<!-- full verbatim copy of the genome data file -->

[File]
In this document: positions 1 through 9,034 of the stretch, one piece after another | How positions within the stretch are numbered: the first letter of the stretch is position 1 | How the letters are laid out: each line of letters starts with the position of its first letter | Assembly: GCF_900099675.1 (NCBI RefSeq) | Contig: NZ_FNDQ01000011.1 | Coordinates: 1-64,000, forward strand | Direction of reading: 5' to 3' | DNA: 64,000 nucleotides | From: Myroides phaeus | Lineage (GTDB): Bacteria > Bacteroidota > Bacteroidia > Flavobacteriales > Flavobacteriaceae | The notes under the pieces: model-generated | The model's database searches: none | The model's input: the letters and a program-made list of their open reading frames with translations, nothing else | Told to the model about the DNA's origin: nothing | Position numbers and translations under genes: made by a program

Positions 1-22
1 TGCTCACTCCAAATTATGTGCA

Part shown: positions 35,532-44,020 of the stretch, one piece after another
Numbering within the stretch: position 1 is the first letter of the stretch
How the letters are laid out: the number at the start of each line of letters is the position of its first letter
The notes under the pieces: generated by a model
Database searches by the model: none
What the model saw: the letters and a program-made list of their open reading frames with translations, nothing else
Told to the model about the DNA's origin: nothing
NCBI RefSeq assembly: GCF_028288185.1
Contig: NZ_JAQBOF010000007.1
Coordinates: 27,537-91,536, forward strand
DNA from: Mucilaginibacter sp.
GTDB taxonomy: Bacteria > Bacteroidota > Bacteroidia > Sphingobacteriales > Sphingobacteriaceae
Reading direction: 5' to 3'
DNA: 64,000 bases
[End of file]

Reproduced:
In this document: positions 1 through 9,034 of the stretch, one piece after another | How positions within the stretch are numbered: the first letter of the stretch is position 1 | How the letters are laid out: each line of letters starts with the position of its first letter | Assembly: GCF_900099675.1 (NCBI RefSeq) | Contig: NZ_FNDQ01000011.1 | Coordinates: 1-64,000, forward strand | Direction of reading: 5' to 3' | DNA: 64,000 nucleotides | From: Myroides phaeus | Lineage (GTDB): Bacteria > Bacteroidota > Bacteroidia > Flavobacteriales > Flavobacteriaceae | The notes under the pieces: model-generated | The model's database searches: none | The model's input: the letters and a program-made list of their open reading frames with translations, nothing else | Told to the model about the DNA's origin: nothing | Position numbers and translations under genes: made by a program

Positions 1-22
1 TGCTCACTCCAAATTATGTGCA

Part shown: positions 35,532-44,020 of the stretch, one piece after another
Numbering within the stretch: position 1 is the first letter of the stretch
How the letters are laid out: the number at the start of each line of letters is the position of its first letter
The notes under the pieces: generated by a model
Database searches by the model: none
What the model saw: the letters and a program-made list of their open reading frames with translations, nothing else
Told to the model about the DNA's origin: nothing
NCBI RefSeq assembly: GCF_028288185.1
Contig: NZ_JAQBOF010000007.1
Coordinates: 27,537-91,536, forward strand
DNA from: Mucilaginibacter sp.
GTDB taxonomy: Bacteria > Bacteroidota > Bacteroidia > Sphingobacteriales > Sphingobacteriaceae
Reading direction: 5' to 3'
DNA: 64,000 bases